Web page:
Researchers develop bananas resistant to monster fungus

Researchers have developed the first genetically modified version of a Cavendish banana that is resistant to the devastating soil-borne fungus known as Panama disease. The fungus, or Fusarium wilt tropical race 4 (TR4), can stay in the soil for 40 years and doesn’t respond to chemical sprays. It has destroyed Cavendish — the main commercial banana variety — plantations around the world, and is fast spreading across Asia.

Dicamba damage increases; retailers says it’s difficult to control

Most of the pesticide retailers who took part in an Illinois trade association poll reported damage from the weedkiller dicamba even when the weedkiller was sprayed in good conditions, says the Midwest Center for Investigative Reporting (MCIR). Separately, the University of Missouri said the herbicide was blamed for damage to 3.6 million acres of soybeans as of Oct. 15, a 16 percent increase from its Aug 10 tally.

Americans less accepting of GMO food than GMO meds

Two Purdue researchers say Americans are far more skeptical of genetically engineered crops and livestock than a GMO solution to a health risk, such as the mosquito-spread Zika virus. A survey of 964 people found that 78 percent would support release of GMO mosquitoes to stop Zika while 44 percent would accept GMO livestock, 49 percent would accept GMO crops and 48 percent would accept GMO produce.

Lawsuit calls for USDA to release study on QR codes and GMO food labeling

The anti-GMO group Center for Food Safety filed suit against the USDA to force release of a study on the impact of using digital disclosures such as QR codes to identify foods made with GMO ingredients. "In the United States, there has never been a food labeling requirement met by QR codes," says the center, which prefers a written label on food packages.

Impossible Foods defends its plant-based burger

In a public letter, the chief executive officer of Impossible Foods defended the company’s methods of producing a popular plant-based burger that is designed to mimic meat. The method includes genetically engineering algae to produce a soy protein, which the FDA has said could raise allergen concerns.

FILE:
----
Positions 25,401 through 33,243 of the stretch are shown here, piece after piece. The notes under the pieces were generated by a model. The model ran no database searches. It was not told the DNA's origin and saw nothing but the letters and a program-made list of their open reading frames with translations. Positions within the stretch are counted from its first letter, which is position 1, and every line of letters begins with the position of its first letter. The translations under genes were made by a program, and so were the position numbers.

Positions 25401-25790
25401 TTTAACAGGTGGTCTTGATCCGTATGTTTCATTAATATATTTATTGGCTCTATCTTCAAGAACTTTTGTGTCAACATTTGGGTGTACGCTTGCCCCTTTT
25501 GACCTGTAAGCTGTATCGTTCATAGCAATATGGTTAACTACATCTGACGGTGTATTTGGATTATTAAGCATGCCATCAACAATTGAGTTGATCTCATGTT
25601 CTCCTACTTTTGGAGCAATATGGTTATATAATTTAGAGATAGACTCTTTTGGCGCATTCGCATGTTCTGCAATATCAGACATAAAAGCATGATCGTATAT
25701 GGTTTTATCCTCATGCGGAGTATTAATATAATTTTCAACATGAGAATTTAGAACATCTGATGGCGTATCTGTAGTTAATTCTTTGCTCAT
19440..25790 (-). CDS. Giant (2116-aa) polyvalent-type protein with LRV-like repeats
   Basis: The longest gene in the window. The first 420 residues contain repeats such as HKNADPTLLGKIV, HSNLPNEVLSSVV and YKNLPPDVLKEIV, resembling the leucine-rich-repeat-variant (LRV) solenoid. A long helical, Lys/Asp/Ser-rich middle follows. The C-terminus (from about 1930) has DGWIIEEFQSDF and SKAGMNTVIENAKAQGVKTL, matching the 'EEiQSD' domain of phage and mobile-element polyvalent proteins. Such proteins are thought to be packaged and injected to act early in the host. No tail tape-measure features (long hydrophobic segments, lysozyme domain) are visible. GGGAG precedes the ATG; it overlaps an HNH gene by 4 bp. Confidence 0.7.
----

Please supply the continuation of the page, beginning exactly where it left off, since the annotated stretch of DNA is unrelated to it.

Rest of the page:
AquaBounty notches first sale of its GMO salmon

In a transaction that was 25 years in the making, U.S.-based AquaBounty Technologies announced the sale of 10,000 pounds of its GMO salmon to customers in Canada, meaning "genetically engineered salmon has reached the dinner plate," says the journal Nature. "This is the first time that a genetically engineered animal has been sold for food on the open market."

For second time in a month, China approves U.S. GMO crop for import

China, the top customer for U.S. farm exports, is delivering on a promise to speed up review of import applications, part of the two nations' 100-day timetable for resolving trade issues. Its Agriculture Ministry approved import of an insect-resistant GMO corn strain by Syngenta and a glyphosate-tolerant GMO corn variety by Monsanto, the second time in a month that U.S. biotech strains have been cleared for import, said Reuters.

Arkansas panel approves fines up to $25,000 for dicamba misuse

The bicameral Arkansas Legislative Council approved an emergency rule allowing fines of up to $25,000 for "egregious" misuse of the weedkiller dicamba, the object of 550 complaints of crop damage, says KUAR-FM in Little Rock. The council, sometimes called the Legislature's most powerful committee because it oversees the executive branch of state government, is expected to decide on Friday whether to ban use of dicamba on cotton and soybeans for the rest of the growing season.

Farmworkers sue Monsanto in first-of-its-kind labor case

Two migrant farmworkers have filed a federal class action lawsuit against Monsanto, alleging that the company violated the Fair Labor Standards Act and the Agricultural Workers Protection Act while the workers were employed in Monsanto’s GMO seed corn fields.

Arkansas a step closer to emergency ban on dicamba weedkiller

With more than 500 complaints of weedkiller misuse from Arkansas farmers, Gov. Asa Hutchinson approved an 120-day ban on use of the herbicide dicamba on row crops and forwarded the emergency step to the state's Legislative Council for a final decision. Hutchinson also assented to increasing the fine for egregious misuse of herbicides to a maximum of $25,000 and sent it to the council as well.